So, under Microsoft's new model, we wouldn't have been able to fix those machines, because as soon as we let them on the internet to "validate" their copy of Windows and download the patch, they would have been reinfected and rebooted. Lame.
    • Corporate users (Score:4, Insightful)

      by truthsearch (249536) on Wednesday January 26, 2005 @10:18AM (#11479483) Homepage Journal
      Separate downloads will always be available because corporate users generally do not use Windows Update for their workstations and servers. They have to download separate patches so they can be fully tested, then distribute it themselves. Whether or not these downloads will be available to everyone on their website is unknown. But the article only says this license check "also" will be used for Windows Update, not Windows Update exclusively.

      There's no way they'll alienate all of their corporate customers. Updates will still be available as separate downloads or on CD.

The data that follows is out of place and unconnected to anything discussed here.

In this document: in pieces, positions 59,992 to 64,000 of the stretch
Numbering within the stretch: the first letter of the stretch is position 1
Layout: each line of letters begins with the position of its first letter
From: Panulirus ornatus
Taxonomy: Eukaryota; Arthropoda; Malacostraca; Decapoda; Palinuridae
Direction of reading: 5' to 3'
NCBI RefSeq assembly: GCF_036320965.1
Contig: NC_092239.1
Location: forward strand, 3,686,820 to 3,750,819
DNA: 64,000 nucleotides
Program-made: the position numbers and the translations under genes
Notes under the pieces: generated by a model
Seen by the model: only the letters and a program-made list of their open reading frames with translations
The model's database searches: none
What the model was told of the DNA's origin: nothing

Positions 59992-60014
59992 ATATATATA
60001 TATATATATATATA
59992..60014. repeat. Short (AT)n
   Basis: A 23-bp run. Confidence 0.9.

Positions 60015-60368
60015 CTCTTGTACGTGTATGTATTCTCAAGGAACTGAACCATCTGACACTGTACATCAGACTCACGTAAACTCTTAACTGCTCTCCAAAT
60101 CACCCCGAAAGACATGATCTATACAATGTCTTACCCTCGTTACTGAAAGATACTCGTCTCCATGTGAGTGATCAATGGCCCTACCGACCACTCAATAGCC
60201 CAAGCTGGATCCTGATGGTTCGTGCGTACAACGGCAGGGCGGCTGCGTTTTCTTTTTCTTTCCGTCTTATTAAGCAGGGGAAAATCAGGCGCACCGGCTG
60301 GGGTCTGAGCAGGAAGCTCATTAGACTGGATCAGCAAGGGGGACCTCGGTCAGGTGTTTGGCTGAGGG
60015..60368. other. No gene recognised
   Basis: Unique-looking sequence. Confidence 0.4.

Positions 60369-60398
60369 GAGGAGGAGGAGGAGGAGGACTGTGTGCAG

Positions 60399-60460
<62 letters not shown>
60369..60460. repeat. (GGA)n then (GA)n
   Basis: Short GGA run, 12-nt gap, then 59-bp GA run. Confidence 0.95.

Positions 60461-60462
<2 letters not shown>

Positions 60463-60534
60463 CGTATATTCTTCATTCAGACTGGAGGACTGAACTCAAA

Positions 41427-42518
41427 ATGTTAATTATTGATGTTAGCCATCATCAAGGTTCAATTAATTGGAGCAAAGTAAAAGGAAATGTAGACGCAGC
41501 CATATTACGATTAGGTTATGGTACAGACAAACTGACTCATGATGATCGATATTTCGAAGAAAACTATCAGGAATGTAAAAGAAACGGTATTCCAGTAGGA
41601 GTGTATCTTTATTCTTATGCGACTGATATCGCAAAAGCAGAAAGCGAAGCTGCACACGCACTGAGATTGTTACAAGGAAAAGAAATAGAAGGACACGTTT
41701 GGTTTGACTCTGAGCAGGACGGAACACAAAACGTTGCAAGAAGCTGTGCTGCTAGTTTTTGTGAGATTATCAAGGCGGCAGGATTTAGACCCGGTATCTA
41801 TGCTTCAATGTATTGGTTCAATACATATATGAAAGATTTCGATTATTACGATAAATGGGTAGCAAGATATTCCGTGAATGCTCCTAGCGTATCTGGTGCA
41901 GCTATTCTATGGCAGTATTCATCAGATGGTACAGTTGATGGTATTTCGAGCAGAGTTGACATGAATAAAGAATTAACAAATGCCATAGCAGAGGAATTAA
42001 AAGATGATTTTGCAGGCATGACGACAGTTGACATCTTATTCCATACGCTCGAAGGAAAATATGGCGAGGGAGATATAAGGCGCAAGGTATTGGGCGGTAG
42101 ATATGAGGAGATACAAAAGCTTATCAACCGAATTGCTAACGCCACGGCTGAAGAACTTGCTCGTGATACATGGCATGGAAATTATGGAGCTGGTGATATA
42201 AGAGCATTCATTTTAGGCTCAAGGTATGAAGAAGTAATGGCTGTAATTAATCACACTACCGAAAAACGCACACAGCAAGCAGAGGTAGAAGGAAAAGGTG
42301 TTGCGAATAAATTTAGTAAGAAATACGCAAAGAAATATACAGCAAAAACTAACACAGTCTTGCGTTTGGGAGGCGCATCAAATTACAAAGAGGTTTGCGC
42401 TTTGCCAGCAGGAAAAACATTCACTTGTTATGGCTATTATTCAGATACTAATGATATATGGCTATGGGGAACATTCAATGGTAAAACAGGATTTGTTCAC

• Re:Not good (Score:3, Informative)

      by Technician (215283)
      I remember during the blaster virus, some of our laptops were getting infected so fast, we had to make sure the remote users did NOT get online, and we had to send them the security update and blaster cleaner on disk.


      Set up a segment behind a router that only permits packets from Microsoft's IP range. Un-patched systems go there to get patched before being permitted online.
  • Smart move. (Score:4, Insightful)

    by T-Keith (782767) on Wednesday January 26, 2005 @09:53AM (#11479247)